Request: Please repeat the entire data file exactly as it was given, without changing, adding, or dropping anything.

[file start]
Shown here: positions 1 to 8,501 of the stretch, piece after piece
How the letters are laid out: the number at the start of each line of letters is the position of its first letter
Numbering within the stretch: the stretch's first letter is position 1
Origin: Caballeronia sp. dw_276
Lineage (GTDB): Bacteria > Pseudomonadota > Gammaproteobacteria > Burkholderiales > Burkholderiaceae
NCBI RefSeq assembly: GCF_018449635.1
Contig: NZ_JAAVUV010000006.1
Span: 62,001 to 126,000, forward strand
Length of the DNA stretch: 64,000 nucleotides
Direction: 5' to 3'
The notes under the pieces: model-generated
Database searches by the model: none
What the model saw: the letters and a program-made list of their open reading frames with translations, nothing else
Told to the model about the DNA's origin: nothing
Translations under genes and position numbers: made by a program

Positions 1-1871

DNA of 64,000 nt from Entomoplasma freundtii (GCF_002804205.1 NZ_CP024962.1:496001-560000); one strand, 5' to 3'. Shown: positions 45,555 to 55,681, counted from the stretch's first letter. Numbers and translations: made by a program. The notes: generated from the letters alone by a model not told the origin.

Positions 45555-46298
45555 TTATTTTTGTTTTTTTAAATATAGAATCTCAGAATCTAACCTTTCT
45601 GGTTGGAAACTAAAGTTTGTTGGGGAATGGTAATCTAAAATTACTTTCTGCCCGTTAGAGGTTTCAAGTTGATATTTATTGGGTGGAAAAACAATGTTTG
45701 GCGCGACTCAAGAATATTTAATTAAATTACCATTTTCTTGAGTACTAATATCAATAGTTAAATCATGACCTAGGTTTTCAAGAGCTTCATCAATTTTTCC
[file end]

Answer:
Shown here: positions 1 to 8,501 of the stretch, piece after piece
How the letters are laid out: the number at the start of each line of letters is the position of its first letter
Numbering within the stretch: the stretch's first letter is position 1
Origin: Caballeronia sp. dw_276
Lineage (GTDB): Bacteria > Pseudomonadota > Gammaproteobacteria > Burkholderiales > Burkholderiaceae
NCBI RefSeq assembly: GCF_018449635.1
Contig: NZ_JAAVUV010000006.1
Span: 62,001 to 126,000, forward strand
Length of the DNA stretch: 64,000 nucleotides
Direction: 5' to 3'
The notes under the pieces: model-generated
Database searches by the model: none
What the model saw: the letters and a program-made list of their open reading frames with translations, nothing else
Told to the model about the DNA's origin: nothing
Translations under genes and position numbers: made by a program

Positions 1-1871

DNA of 64,000 nt from Entomoplasma freundtii (GCF_002804205.1 NZ_CP024962.1:496001-560000); one strand, 5' to 3'. Shown: positions 45,555 to 55,681, counted from the stretch's first letter. Numbers and translations: made by a program. The notes: generated from the letters alone by a model not told the origin.

Positions 45555-46298
45555 TTATTTTTGTTTTTTTAAATATAGAATCTCAGAATCTAACCTTTCT
45601 GGTTGGAAACTAAAGTTTGTTGGGGAATGGTAATCTAAAATTACTTTCTGCCCGTTAGAGGTTTCAAGTTGATATTTATTGGGTGGAAAAACAATGTTTG
45701 GCGCGACTCAAGAATATTTAATTAAATTACCATTTTCTTGAGTACTAATATCAATAGTTAAATCATGACCTAGGTTTTCAAGAGCTTCATCAATTTTTCC